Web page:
Mohieldin: We Have Started a New Chapter by Focusing on Climate Dimensions after the Sharm El-Sheikh Conference

Dr. Mahmoud Mohieldin, United Nations Special Envoy for financing the 2030 agenda, confirmed that until COP27 in Sharm El-Sheikh, topics related to climate change adaptation were neglected. However, in Egypt and globally, we began a new chapter by focusing on dimensions related to climate change adaptation after Sharm El-Sheikh.

Mohieldin highlighted in his speech at the Second International Conference on Environment and Climate, organized by Nile University and Engineers for a Sustainable Egypt, that the Sharm El-Sheikh Agenda for Climate Action included several issues related to adaptation, water, agricultural systems, and food systems.

Mohieldin emphasized that there is a strong and reciprocal link between the areas of water, land, and agriculture. The focus now is on protecting these areas from encroachment and maintaining pathways for using them sustainably.

He further explained that protecting these areas requires substantial funding and the utilization and sharing of knowledge and technology, asserting that reports issued by the United Nations and all relevant organizations confirm that food security is at risk and that climate change has negatively impacted agricultural productivity and contributed to the degradation of agricultural lands and water scarcity.

Mohieldin pointed out that there is a problem in securing the necessary finance for climate adaptation, which currently accounts for only 4% of the total available climate change funding. Additionally, there has been a decline in investment in the agricultural sector by more than 10% in recent years.

He noted that neglecting the agricultural sector and investment in it contributes to its existing decline due to climate change. The agriculture, forestry and land use sector is responsible for 21% of carbon emissions, 52% of methane emissions and 80% of nitrous oxide emissions. Paying attention to the agricultural sector is necessary and will enhance international efforts to combat climate change.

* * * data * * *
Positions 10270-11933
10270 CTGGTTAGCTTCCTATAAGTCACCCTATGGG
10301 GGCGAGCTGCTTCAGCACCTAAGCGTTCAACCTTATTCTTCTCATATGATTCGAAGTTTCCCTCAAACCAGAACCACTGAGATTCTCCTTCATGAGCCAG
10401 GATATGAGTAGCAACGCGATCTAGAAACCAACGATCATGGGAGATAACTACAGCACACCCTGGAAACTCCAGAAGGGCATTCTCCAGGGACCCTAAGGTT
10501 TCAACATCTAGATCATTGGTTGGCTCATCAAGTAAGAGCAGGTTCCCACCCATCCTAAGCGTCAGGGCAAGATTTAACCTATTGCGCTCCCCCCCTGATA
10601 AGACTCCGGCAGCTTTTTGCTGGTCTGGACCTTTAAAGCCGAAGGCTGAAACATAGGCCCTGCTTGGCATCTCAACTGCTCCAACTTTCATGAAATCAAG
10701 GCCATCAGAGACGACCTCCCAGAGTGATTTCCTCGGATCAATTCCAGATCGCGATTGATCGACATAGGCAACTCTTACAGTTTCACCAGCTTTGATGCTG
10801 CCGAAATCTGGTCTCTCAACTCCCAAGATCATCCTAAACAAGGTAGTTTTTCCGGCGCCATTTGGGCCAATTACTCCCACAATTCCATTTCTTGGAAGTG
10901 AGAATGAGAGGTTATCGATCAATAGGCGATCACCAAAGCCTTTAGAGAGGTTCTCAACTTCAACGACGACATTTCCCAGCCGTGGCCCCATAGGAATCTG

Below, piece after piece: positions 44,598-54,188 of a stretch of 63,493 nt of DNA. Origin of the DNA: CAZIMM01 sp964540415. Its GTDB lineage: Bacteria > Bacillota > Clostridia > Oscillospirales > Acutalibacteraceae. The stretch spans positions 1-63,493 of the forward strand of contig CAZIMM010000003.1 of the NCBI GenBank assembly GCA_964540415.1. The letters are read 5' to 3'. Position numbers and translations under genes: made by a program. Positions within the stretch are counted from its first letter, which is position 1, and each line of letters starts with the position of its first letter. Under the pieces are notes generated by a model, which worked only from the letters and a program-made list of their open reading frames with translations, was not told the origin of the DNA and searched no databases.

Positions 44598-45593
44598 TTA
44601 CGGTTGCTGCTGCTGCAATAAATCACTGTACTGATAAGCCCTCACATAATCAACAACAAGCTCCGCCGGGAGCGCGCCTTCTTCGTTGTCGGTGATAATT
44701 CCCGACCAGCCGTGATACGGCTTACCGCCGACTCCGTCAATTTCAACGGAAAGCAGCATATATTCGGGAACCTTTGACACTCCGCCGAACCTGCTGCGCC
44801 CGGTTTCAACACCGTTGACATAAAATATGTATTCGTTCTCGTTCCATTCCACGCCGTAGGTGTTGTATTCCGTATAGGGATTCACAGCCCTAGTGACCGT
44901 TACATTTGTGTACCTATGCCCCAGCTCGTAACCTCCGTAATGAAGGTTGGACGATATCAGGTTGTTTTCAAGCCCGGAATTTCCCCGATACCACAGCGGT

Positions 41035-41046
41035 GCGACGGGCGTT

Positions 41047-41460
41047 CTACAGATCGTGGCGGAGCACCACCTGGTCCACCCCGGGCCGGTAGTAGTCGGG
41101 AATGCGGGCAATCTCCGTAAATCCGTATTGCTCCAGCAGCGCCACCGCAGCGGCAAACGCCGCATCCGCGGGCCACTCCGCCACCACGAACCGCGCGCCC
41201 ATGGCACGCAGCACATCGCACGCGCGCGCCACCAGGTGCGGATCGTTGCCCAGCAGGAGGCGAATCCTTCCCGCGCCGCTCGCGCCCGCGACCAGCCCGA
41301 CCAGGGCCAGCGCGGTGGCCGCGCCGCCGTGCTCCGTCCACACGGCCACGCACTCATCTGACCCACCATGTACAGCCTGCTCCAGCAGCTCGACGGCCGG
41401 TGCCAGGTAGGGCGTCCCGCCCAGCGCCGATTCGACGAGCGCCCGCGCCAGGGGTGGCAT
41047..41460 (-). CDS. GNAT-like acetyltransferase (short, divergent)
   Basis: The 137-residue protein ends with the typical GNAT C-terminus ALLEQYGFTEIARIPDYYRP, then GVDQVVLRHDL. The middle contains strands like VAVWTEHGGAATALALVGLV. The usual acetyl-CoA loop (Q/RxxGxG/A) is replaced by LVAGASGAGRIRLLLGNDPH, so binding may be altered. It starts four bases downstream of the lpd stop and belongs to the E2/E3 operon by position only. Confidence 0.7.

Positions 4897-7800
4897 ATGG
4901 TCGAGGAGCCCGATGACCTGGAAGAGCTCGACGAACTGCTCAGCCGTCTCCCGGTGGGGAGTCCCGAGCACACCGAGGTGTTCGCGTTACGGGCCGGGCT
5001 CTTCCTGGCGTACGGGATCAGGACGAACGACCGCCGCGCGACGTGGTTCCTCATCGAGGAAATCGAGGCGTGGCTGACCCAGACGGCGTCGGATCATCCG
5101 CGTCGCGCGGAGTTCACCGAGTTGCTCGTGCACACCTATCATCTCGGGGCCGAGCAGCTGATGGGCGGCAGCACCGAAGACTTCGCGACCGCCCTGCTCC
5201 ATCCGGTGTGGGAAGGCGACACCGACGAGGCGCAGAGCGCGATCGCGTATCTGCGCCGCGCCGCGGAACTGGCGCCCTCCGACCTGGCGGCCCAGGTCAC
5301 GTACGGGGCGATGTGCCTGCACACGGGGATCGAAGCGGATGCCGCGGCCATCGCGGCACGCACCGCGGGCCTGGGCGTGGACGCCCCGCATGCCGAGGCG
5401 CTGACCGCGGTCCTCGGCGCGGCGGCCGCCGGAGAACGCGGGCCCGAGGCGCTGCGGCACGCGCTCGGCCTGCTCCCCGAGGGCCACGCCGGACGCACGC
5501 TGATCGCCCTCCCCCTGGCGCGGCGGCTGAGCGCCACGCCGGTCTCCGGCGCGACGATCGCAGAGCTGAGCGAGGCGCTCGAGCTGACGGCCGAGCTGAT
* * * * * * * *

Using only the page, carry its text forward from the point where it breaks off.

Dr. Mohieldin spoke on the water sector in Egypt, the Arab countries, and Africa, who suffer from water scarcity and a decline in per capita access to drinkable water, in addition to some areas experiencing droughts. This requires the use of science and significant investments in infrastructure, protecting water sources, using modern technology, and substantial investments in desalination.

He confirmed that several issues go beyond the national and regional dimensions, especially with the preparation for a new collective quantified goal on finance that will be discussed at COP29, which will be held in Azerbaijan. There is a need to activate what was agreed upon at the Sharm El-Sheikh conference for a substantial transition in areas related to food and agriculture.

Dr. Mohieldin emphasized that five areas—food, agriculture, water, nature, coastal protection, and human settlements—require good planning and funding. He pointed out the importance of increasing capacities in developing countries, increasing agricultural production by at least 17%, and reducing emissions by at least 20%, otherwise, we will enter a zone that increase the suffering of communities and infrastructure from losses and damages.

Mohieldin also mentioned initiatives in water and natural systems to increase the size of agricultural lands by more than 45 million hectares worldwide and to use the required investments for that purpose, including the food and agriculture for sustainable transformation (FAST) initiative launched in COP27.

He highlighted the importance of the national initiative for smart and green projects, which is under the auspices of the Egyptian President His Excellency Abdelfattah Al-Sisi. Many projects are being prepared under this initiative, addressing the aforementioned topics using technology and digital transformation in the fields of energy, water, and improving agricultural productivity to achieve sustainable development in general as well as the goals of the Paris Agreement.